As the month of May comes close to an end, we recognize and commemorate the many diverse Asian and Pacific Island communities who have continued to practice and showcase their diversity and beauty. The Asian and Pacific Island diaspora encompasses an array of languages, backgrounds, and histories that have all contributed to their cultural and world views. However, Asian American and Pacific Islander Heritage Month is more than simply recognition alone. Rather than recognizing these characteristics should come with empathy and action in understanding the important issues occurring in these communities. In particular, the Pacific Island diaspora face hindering obstacles including rising sea levels and other effects of climate change that are engulfing and affecting low-lying Pacific Island nations today.
The Island Ark Project equally sees the beauty of the Pacific, however, understands that there is an imminent threat to it as well. The Island Ark Project was built on the shared understanding and concern that these issues are not only affecting the physical wellbeing and infrastructure of Pacific Islanders' islands and homes but impacting their cultural capital as well. Rising sea levels alone introduce a domino-effect of responses including saltwater intrusion affecting food vegetation and clean water, as well as the evident outer migration islander’s face when moving away from their community’s home island. What Island Ark Project has continuously emphasized was throughout this process, the potential loss of culture occurs as well. The Intangible Cultural Heritage (ICH) of small island nations is in dire threat when out-migration occurs. Many islands already, including the island of Kiribati for example, have faced these unfortunate events and continue to do so today.
As more people move away from their home islands, it removes the linkage between tradition and culture, threatening a community’s cultural practices that have existed for thousands of years. Preserving and safeguarding Intangible Cultural Heritage (ICH) is important for everyone. In addition to the relocation of island communities away from their homelands and in threat of losing their cultural heritage, this opens the discussion of Pacific Islanders who are already facing the reality of the loss of cultural heritage.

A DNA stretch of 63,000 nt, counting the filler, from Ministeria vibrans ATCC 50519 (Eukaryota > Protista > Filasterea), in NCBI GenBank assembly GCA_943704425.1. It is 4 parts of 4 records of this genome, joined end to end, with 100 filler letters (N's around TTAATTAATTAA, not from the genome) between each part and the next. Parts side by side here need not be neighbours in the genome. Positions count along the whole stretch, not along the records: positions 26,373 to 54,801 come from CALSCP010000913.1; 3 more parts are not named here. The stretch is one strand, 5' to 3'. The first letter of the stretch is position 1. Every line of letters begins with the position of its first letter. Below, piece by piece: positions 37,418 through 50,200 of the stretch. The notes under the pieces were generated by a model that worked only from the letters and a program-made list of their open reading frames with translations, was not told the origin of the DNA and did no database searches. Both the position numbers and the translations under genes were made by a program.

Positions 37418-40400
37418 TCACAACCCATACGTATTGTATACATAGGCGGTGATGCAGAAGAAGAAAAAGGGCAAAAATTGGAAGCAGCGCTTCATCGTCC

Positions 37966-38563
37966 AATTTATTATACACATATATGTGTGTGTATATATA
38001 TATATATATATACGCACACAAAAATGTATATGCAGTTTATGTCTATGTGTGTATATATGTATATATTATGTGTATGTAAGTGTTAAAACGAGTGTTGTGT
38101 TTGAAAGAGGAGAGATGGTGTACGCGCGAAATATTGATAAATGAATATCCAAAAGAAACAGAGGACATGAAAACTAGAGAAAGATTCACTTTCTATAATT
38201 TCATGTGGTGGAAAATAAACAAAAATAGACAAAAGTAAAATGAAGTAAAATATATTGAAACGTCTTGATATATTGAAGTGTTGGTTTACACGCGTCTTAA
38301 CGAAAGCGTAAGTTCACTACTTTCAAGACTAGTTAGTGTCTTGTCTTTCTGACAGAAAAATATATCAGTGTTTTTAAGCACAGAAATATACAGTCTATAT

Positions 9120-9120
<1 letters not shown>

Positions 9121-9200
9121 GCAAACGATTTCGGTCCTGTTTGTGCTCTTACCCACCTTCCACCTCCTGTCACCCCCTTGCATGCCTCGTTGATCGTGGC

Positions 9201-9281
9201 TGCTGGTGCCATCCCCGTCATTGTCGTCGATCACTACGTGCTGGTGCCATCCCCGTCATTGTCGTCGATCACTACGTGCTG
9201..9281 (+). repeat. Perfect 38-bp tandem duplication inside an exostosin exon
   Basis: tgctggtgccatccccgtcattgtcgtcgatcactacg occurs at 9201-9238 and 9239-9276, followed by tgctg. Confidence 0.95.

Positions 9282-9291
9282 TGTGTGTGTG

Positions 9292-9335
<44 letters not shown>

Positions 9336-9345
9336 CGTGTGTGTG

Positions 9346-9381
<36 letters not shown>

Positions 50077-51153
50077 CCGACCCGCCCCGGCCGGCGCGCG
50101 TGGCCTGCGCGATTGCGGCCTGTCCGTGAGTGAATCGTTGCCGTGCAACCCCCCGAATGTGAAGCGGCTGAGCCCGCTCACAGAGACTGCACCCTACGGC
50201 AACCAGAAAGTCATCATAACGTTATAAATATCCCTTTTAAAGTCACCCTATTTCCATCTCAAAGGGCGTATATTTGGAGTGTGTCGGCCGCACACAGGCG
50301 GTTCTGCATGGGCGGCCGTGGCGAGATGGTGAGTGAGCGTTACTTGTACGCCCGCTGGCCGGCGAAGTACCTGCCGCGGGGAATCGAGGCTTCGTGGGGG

The Island Ark Project’s Connie Ngirchemat is a Palauan Pacific Islander who was born and raised in the Bay Area, California. Ngirchemat heavily deliberated the importance of preserving her own cultural heritage and identity, inside and outside of Island Ark Project. “While growing up, I was neither taught to speak my native language nor learn about my Palauan heritage, which is a common story for many Palauans born and raised in the United States”. Ngirchemat stresses how critical it is to preserve cultural heritage, fear for her generation and future generations losing their heritage. “When you think of the idea of preserving cultural heritage, its importance to those in a current threat of losing their culture, and what that generally means, often times people forget to realize that there are already others facing this issue today.”
Image taken from Ngirchemat’s trip in 2012 to her mother’s home island of Kayangel, Palau
“Culture can embody so many different things and interpretations for different people. For me, the culture that I was raised in in California, in addition to the influence of my parent’s culture as traditional Palauans from a different generation, helped me view how culture interferes with how we communicate and present ourselves. Understanding the diversity within that situation can be conflicting, but is beautiful at the same time.” Understanding these distinct narratives such as Ngirchemat’s and moving about the interests of the community will help Island Ark Project better preserve all forms of intangible cultural heritage important for the Pacific Island diaspora. “It helps me appreciate the past and the culture that my parent’s had come from, in addition to how it has contributed to my life as well”. As a community-based organization, Island Ark Project opens a platform to represent the interests of the Pacific Island community in order to understand and better preserve all areas of intangible cultural heritage. With Island Ark Project’s use of digital technologies for safeguarding ICH, it would offer a unique opportunity for others to define, create, and preserve their individual forms of heritage important for their community. If not working collectively with the community, nothing would be possible. Since Island Ark Project’s two facilitated workshops in Palau, Ngirchemat sees their efforts and intentions behind promoting collective organizing and giving voice to the people.
Although the month of May has allowed Pacific Islanders to raise awareness and recognize their individual heritages, there are more concerns that need to gain surface, not just in the month of May and not just solely by the Pacific Island community. Ngirchemat has shown appreciation towards Island Ark Project feeling thankful for spaces such as the Island Ark Project that have just as much concern for cultural preservation as she does.